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Discussion Starter #1
I may be lucky because I live in Southern California. If it rains a 1/2 inch we all start building arks. Anyway, my question it this: I read where many Ferraris sit in the gargage for the winter. Do you mean you do NOT drive the car for six months? How can one stand having it just sit there? Me, I need my fix at the very least once a week. Now that I have one, I do not beleive I could just look at it over the winter.

I do know that the salt is not good for it. What do you do?

:question:
 

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I do not own a Ferrari, but here it is quit common to drive it only when there is nice weather outside. I believe you can even pay taxes for half a year instead of the full year if you drive it less than 120 days a year or something like 5000km a year. And yes, most cars do not drive that much kms a year!!!!

Most owners do have a nice replacement with a Porsche, big BMW, big Mercedes, big Saab or even a Aston Martin! The new minister of Economic Affairs here in the Netherlands even drives a Bentley to his work and is reported to have a 550 Barchetta as well!


Niels
 

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Same here
most Ferrari's only drive during the "summer" period, or when it's good wheater.
One of my uncle's has a Jag XK150, and he stalls the car during the winter, cuz he doesn't drive the car then, and he isn't allowed either according to his insurrance
 

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Bart,

Just think of that corrosive salt eating it's way through your beautiful 550's underside, and you wouldn't want to drive it in snowbound areas...... :eek: But in so.california....the 'threat' of that is minimal...
 

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Discussion Starter #5
Salt is not allowed on roads in California. This is the way it has been for over 40 years or longer. No salt on roads in California. Our farmers do not like salt at all. Pea gravel (small) is put on the road for traction. We have some very nasty roads in the Sierra Nevade Mountains. The roads have ice, snow, and slush. Some are shut for the winter. My 550 hopefully will do well in the winter. I have a cabin at about 7,000 feet. Over a kilometer for the rest of the world.

A car is to be drive, not in a cage. My beast loves to be alive.

8)
 

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I hear you Bart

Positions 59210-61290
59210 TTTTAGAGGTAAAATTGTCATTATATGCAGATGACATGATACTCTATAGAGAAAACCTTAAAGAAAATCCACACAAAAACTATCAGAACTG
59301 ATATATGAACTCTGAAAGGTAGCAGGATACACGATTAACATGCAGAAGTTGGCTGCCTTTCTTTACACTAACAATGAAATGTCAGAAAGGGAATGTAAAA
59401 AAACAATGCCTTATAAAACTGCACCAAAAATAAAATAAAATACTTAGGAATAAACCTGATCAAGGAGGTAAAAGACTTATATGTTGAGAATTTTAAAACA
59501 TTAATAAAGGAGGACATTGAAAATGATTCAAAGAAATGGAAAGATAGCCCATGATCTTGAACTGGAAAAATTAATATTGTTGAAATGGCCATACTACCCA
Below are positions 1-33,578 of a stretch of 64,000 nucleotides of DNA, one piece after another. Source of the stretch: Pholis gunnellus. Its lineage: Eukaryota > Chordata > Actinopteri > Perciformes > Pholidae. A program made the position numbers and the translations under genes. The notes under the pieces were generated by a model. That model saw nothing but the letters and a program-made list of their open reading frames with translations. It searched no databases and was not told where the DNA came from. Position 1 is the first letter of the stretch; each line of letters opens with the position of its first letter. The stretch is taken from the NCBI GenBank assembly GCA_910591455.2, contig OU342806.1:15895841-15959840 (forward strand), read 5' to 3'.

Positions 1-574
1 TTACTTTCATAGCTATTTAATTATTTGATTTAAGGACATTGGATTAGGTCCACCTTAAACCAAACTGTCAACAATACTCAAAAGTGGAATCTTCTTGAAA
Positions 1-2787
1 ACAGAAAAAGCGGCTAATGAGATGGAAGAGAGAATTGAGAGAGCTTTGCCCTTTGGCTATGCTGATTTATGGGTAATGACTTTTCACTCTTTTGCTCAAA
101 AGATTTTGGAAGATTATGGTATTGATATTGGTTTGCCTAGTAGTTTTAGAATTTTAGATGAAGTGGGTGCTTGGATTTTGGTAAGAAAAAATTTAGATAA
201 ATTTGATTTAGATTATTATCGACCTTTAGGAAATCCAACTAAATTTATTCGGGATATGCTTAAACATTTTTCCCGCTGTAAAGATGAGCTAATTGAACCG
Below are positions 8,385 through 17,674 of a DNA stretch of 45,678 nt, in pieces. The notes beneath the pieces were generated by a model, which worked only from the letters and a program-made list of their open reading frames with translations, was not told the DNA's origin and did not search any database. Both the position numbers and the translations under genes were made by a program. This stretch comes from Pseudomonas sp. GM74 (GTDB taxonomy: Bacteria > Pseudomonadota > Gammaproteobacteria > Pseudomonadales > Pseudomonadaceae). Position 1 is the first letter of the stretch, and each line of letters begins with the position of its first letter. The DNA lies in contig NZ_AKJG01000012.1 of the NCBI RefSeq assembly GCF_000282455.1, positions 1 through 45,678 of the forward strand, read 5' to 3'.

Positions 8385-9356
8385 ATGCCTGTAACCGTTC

I beauty like that's needs to be driven.

But i would already be happy if i had a Ferrari to look at :work:
 

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Well Bart,
You are lucky in that you can drive your Ferrari year round. We got somethin' called snow. It is actually about 4 month's that I can't drive the car, the snow starts around the end of December and lasts until about the end of March. My Ferrari is just a toy, all my other vehicles are 4wd. I used to have a Mustang GT as a daily driver and that thing would get stuck in a parking lot with 3" of snow on the ground. I wouldn't even dare take the Ferrari out, even if I could get it going it won't stop. The '79 308 doesn't have anti-lock brakes. Plus, I want to keep the car nice and don't want all that slush on and in the car.
So nope! When the snow starts flying, the car goes in the garage, under cover, and the snowmachines come out!
 

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I don't plan to, but I have driven my GT4 in rain and once before in snow (last winter). It wasn't bad at all. In fact, my skis fit perfectly in the cabin (good thing to have those +2 seats, that makes the cabin longer) and I plan to go to the local ski hills with my car this winter. I drove down to Seattle this past Sunday to attend an Italian Car show and it rained horribly on the drive down, the windshield wipers could bare keep up on the fastest speed setting.

I wouldn't drive this thing all the time though in bad weather. Only if I have to, or I'm unexpectedly caught in it.
 

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Peter,

Did you just start to scream when it started to rain that hard? I'm a big wimp when it comes to moisture hitting my car. I actually turned around two days ago when it started to sprinkle... :green: I figure a car that's 25 years old doesn't need any more rust agonists.

Forza,

Dane
 

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When my car was running I used to drive it in the rain quite often. Never the snow though, I don't think it would make it too far with the old Bridgestones that were on it, the Pirellis aren't much better. The rain is good to drive in because you can find some random places and do some easy donuts, etc without wearing the tires and without straining the drivetrain. It's a pain in the ass though because if you open the window just a crack rain will come pouring in off the roof since the roof is a lot narrower than the width of the car by the doorsills. Since I wash it pretty much every second or third day it wasn't really an issue of keeping it clean. Here in NJ there are enough days to drive during the year (winter included) without having to go out in the rain or salty roads, so I think in the future I will drive only in inclement conditions when I want to go do donuts.
 
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